02 Nov 2023

Mastering User Research: Seven Golden Rules for Success (Guest blog by Zaizi)

This guest blog from Zaizi is an extract from their new ebook: How to overcome the inevitable challenges in government agile delivery.

User research offers a window into the minds and behaviours of users, enabling us to create solutions that truly meet their needs. However, conducting effective user research can be a challenging task, especially when different team members have varying opinions on what constitutes good research. At Zaizi, we’ve developed seven golden rules that help to overcome these challenges and ensure that user research delivers maximum value.

1. Ensure everyone understands the purpose of research

First make sure that all team members, including public sector department staff and external consultants, understand the purpose of user research. User research is not just a formality but a crucial process that informs decision-making at every phase of a project. It helps us understand the barriers users face, their behaviours, motivations, and unmet needs. Whether you are in the discovery, alpha, beta, or sustainability phase, research should ground your ideas in reality, bridging the gap between design and the real world.

Misalignment in understanding the role of research can lead to problems down the line. It's essential to uncover and resolve any mismatch of expectations, fostering a shared vision of research's purpose.

2. Pinpoint the big question that matters

Effective user research isn't about seeking validation for preconceived solutions. Instead, it's about discovering what we don't know and identifying interventions that can significantly improve users' lives. User research should provide evidence that helps us determine when to move forward and whether a viable product or service can be developed.

By focusing on the essential questions and avoiding the temptation to confirm existing biases, we unlock the potential to explore simpler solutions that address the root causes of user issues.

3. Match the methodology to information need

User research comes in various forms, from surveys and interviews to focus groups and large sample sizes. The choice of research methodology should align with the information needed to answer the fundamental questions. To ensure clarity, it's crucial to break down complex research terminology into simpler language.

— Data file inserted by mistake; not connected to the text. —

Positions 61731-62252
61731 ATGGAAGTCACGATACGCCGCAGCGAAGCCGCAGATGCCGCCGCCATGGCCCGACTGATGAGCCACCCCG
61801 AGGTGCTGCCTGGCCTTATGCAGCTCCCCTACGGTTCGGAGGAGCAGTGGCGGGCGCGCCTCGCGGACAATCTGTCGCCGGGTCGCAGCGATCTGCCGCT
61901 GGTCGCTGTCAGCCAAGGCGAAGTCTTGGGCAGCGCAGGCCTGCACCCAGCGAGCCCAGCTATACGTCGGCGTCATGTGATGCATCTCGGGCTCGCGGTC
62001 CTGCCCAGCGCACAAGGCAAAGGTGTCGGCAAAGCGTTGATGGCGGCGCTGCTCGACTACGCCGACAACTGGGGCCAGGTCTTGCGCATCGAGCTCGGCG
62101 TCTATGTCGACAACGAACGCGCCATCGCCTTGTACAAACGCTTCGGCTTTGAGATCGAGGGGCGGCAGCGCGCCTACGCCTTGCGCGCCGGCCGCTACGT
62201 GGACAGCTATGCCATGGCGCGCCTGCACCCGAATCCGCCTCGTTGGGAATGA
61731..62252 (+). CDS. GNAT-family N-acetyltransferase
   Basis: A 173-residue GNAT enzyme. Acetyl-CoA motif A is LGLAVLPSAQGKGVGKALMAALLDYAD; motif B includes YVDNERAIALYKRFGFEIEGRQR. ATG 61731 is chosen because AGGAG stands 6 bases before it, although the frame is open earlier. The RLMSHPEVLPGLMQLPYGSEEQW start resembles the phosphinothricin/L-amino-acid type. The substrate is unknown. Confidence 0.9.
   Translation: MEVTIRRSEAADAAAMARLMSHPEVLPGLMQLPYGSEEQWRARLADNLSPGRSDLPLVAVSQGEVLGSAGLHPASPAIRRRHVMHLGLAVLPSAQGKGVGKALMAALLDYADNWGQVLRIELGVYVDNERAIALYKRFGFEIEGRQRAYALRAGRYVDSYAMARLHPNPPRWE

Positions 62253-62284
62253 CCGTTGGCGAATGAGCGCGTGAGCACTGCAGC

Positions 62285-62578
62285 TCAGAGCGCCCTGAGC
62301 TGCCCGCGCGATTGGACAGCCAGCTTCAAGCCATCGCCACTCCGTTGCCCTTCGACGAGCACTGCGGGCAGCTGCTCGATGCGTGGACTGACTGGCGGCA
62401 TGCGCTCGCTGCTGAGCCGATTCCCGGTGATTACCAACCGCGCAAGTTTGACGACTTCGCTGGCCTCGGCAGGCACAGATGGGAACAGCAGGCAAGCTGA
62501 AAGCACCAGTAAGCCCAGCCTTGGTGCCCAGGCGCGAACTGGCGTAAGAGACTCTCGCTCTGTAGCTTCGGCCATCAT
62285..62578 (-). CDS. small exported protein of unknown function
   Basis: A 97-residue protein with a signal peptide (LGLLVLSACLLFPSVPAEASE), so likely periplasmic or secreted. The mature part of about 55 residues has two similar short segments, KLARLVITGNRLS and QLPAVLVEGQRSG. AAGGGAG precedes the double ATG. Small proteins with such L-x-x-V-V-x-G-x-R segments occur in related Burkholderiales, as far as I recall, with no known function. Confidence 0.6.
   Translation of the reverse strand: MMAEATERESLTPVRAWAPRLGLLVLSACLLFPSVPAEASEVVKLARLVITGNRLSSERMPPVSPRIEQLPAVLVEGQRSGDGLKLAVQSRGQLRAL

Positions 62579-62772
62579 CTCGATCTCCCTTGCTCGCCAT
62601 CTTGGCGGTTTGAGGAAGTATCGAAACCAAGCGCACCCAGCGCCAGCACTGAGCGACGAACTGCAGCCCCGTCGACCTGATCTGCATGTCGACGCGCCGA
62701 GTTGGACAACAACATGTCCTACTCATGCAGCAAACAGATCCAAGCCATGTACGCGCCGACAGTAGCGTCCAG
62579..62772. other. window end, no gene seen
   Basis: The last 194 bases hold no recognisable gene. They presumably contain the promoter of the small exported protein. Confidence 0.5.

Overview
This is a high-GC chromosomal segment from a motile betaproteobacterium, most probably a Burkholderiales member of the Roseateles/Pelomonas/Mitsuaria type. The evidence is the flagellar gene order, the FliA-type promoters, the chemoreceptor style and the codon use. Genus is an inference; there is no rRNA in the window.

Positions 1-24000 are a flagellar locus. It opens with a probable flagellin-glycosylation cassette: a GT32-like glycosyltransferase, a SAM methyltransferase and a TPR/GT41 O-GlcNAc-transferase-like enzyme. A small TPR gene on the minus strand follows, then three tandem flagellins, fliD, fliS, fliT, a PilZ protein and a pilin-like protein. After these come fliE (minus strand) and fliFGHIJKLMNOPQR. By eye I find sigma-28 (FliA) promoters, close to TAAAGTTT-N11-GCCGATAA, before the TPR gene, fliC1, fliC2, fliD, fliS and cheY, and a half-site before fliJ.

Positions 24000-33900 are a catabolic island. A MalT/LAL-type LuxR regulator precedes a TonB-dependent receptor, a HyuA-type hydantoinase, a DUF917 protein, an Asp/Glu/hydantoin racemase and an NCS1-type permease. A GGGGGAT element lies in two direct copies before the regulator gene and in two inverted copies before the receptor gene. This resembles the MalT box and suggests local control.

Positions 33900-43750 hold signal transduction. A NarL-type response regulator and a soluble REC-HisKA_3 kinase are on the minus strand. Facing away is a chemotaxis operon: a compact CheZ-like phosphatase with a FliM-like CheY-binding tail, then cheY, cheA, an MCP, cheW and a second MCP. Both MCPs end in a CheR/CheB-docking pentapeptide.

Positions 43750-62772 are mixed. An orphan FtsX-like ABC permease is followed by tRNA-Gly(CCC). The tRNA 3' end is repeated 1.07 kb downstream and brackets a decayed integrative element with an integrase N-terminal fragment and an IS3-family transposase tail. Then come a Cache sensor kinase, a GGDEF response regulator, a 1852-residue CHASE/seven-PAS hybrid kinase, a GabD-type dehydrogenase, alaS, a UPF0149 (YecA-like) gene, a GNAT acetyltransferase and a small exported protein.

Qualitative research, for example, is suited for understanding "what" and "why" things happen, while quantitative research is ideal for determining "how often" something occurs. Understanding which method to employ and when to use it is essential to ensure the research is effective.

4. Consider all user needs

User research should encompass a diverse range of users, including those with accessibility needs, lower digital literacy, and individuals from hard-to-reach and minority groups. Additionally, it's essential to consider the needs of advisors, case workers, and support staff who interact with the product or service, even if they don't use it in the same way as end-users.

Focusing on representative samples rather than statistically significant numbers is cost-effective and pragmatic for most projects. Ensuring diversity in age, ethnicity, gender, and economic background is vital to creating inclusive solutions.

5. Ensure research is iterative and embedded

Research should be an ongoing, iterative process rather than a one-time activity. It should be embedded throughout the design process, informing and de-risking subsequent steps. Instead of trying to cover everything, it's better to conduct research that informs the immediate next steps. This approach ensures that the insights gathered are actionable and can be implemented effectively.

User research isn't confined to the discovery phase; it should continue throughout the project's lifecycle. Iterative research allows for incremental improvements and a greater understanding of user needs.

6. Set guardrails for project-team input

While there is inherent uncertainty in user research, it's crucial to establish how the project team will be involved in the process. Clear roles, responsibilities, and boundaries must be defined, especially when working with colleagues from client teams who may want to engage in the research process.

For instance, in semi-structured interviews, it's vital to establish ground rules about when observers can contribute to avoid invalid research that might lead to false confidence in the product or service.

7. Remember: Uncomfortable truths often deliver the most value

User research should challenge existing policies, beliefs, and biases. Uncovering uncomfortable truths is often a sign that research is being conducted effectively. Such insights can have significant implications for the project, including costs, resources, and time.

User research should not merely serve as a rubber stamp for pre-made decisions but as a tool to challenge thoughts and assumptions, ultimately leading to better services and decisions.
These rules serve as a roadmap for conducting effective user research. Mastering them will help your project teams navigate the complex world of user research successfully.
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